While I am not sure the HomeTheaterReview.com audience is guaranteed to be downloading all of the growing Katy Perry catalog - you have to admit her songs are catchy. Don't believe me? Check out the preview of "California Gurls" on You Tube or AppleTV. The song is pure pop engineering and more catchy than a case of H1N1 floating around the cabin of a trans-Pacific 747. What caught my attention was the way the music is produced - specifically the use of Auto-Tune. Auto-Tune is a synthesizer made by Antares Audio Technologies that uses a computer to help a singer find the exact note that he or she is trying to hit mostly by using phase to mask the inaccuracies. And Auto-Tune has a very specific sound that I know you know. Ozzy uses Auto-Tune. Janet Jackson uses Auto-Tune. Tim McGraw and Faith Hill use Auto-Tune. Cher (don't make me post a You Tube of Cher on my site) had a huge hit with "Believe" that makes her sound like she is singing in triplicate. That's Auto-Tune. It's that underwater sound on the vocals that has become so hard to avoid. Christina Aguilera was reportedly seen wearing an "Auto-Tune is for Pussies" T-shirt, as she is one hell of a pop singer in today's music market. Many other artists, if asked to sing The National Anthem at a Lakers game might sound more like Roseanne than Ms. Aguilera.
Critics of Auto-Tune, and there are a lot of them, point out that the technology makes it possible for a performer to "seem to" hit notes that they couldn't normally hit both live or in the studio. I have long suggested that rap and most of the hip hop genre isn't really music as much as urban poetry spoken over the stolen beats and melodies from the music of Parliament, James Brown or anyone else who could actually create a memorable melody. Today, it's hard to find a hip hop or rap performer who doesn't use Auto-Tune. I argue about this is because you don't need to be able to sing to be a pop start in today's music world. Decades after MTV set the musical standard that it's better to look good than to sing (or play) good to be a star, this is the long term effect. Some in the recording industry suggest that the time saved in the studio with a less-than-Julliard-trained vocalist (and when I mention Julliard I am not speaking of Jell-o Biafra or Lady Gaga here) saves tremendous money in order to be able to get the takes done quickly. Others suggest that today's performers can in fact sing better than you might think; however they use Auto-Tune as a 2010 effect to their sound. There is no question Auto-Tune is a sound that is all over today's popular music. Listen to an hour of Sirius Hits 1 and tell me how many songs don't use it. Seriously, tell me - because I can't make it through more than about 15 seconds over there.
This brings me to the man who redefined the way modern music looked at the electric guitar as well as the way rock and roll music was recorded - Jimi Hendrix. Jimi Hendrix carries the legendary gravitas of a true rock and roll god. In three short years of producing studio albums, he went from a flamboyant R&B player on the "Chitlin' Circuit" playing licks with Little Richard to being the seeker of new sounds from his guitar that came from close-to-exploding Marshall amps, rotating "Leslie" speakers, Fuzz Face distortion pedals, and Wha-wha pedals as well as the use of multi-track recording that he helped refine along with recording engineer Eddie Kramer. If Jimi Hendrix were alive today I think he would in fact use and embrace Auto-Tune. Nothing was off limits to Hendrix when he was making music and he'd find a way to strap on an Auto-Tune, flip it upside down and make it do something that nobody had ever dreamed of before. Jimi wouldn't use Auto-Tune because he couldn't sing, but he might be tempted to use it as he was (as Hendrix historians report) self conscious about his singing voice. Cher can sing but she is always looking for the next new thing. Not to compare Cher with Jimi, but you have to be impressed with the fact that Cher has had Number One hits in nearly every decade that she's been performing. That's from the 1970's through the 2000's. You need new sounds to be relevant. I believe if Jimi Hendrix were alive today he would be finding new sounds, new beats, new effects and would use computers to make his music sound cool.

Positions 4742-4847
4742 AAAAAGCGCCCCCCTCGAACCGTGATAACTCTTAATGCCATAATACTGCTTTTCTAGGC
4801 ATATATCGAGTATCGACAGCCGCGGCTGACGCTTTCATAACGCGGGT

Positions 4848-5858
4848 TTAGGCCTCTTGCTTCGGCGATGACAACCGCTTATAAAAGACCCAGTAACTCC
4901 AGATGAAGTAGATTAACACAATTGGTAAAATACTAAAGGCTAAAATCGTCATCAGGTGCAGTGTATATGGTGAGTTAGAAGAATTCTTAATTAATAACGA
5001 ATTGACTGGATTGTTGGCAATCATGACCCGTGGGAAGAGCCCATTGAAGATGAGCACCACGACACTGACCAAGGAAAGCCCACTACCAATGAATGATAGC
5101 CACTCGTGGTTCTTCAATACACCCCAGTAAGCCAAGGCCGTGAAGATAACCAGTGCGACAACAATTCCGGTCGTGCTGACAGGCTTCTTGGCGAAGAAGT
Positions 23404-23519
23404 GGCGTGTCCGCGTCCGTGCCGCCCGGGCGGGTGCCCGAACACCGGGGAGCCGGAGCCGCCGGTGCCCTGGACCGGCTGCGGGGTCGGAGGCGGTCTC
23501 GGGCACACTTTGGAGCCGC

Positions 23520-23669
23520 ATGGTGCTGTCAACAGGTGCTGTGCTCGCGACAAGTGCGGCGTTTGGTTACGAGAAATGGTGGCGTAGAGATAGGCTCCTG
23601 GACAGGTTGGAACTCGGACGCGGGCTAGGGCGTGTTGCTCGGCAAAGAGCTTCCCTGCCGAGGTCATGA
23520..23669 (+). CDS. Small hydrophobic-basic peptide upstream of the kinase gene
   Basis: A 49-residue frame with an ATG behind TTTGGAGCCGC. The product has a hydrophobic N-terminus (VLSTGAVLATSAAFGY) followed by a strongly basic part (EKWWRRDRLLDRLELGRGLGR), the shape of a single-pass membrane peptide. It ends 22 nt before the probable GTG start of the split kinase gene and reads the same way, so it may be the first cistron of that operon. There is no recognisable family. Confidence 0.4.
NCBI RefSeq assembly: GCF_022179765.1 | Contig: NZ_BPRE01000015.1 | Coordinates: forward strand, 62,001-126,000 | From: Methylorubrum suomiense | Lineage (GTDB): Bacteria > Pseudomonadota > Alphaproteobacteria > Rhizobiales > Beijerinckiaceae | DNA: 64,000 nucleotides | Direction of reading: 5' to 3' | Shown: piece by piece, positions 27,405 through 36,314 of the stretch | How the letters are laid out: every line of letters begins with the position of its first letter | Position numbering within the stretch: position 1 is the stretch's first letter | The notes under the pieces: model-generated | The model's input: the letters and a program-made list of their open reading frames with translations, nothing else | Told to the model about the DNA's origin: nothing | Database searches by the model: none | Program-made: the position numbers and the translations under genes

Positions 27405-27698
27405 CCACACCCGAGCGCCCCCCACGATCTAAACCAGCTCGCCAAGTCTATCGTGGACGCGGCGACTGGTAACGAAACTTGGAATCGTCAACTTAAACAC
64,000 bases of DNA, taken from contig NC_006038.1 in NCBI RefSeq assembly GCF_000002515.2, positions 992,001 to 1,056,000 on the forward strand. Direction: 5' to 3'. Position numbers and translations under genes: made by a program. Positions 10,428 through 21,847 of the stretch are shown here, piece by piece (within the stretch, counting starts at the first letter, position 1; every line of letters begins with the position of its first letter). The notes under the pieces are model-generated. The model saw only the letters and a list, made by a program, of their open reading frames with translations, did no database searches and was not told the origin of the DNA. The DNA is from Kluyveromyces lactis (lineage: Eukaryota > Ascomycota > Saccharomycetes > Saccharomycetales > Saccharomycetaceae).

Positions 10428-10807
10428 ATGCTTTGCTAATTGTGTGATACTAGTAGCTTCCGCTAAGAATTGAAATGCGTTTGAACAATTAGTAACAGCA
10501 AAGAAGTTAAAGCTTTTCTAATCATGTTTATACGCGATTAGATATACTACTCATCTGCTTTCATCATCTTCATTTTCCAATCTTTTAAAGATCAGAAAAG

Paparazzi Versus Auto-Tune
On a walk in Santa Monica with my wife and dog, we saw a very well known movie star jogging with his dog just days before a major movie release. I wouldn't have recognized him at all other than as he and his dog passed us he ran straight at a Paparazzo trying to hide behind a tree. As the movie star passed the obnoxious photog, the star kicked him right in the ass and ran off without missing a stride. It was pretty funny to see. The Paparazzo yelled "You're an asshole" at the top of his lungs and the movie star volleyed back "Stop harassing me every day." As the event ended it left me thinking that Auto-Tune is like the TMZ of music. If mainstream consumers stopped paying attention to TMZ.com and Perez Hilton - photographs of celebrities doing mundane acts wouldn't sell for $5,000. The same goes for Auto-Tune. If people think Auto-Tune is crap - don't buy the records and Auto-Tune will sound as dated as an electro-Theremin (think: The Beach Boys "Good Vibrations"). On the other hand, if Auto-Tune is in fact a sound that defines the sound of today's music, then perhaps it's time to embrace it as Jimi would. Even if it doesn't have a lot of musical weight or is a crutch for people who can't sing - it could be like drinking rotgut - if you like it... then it's good even if it isn't good for you.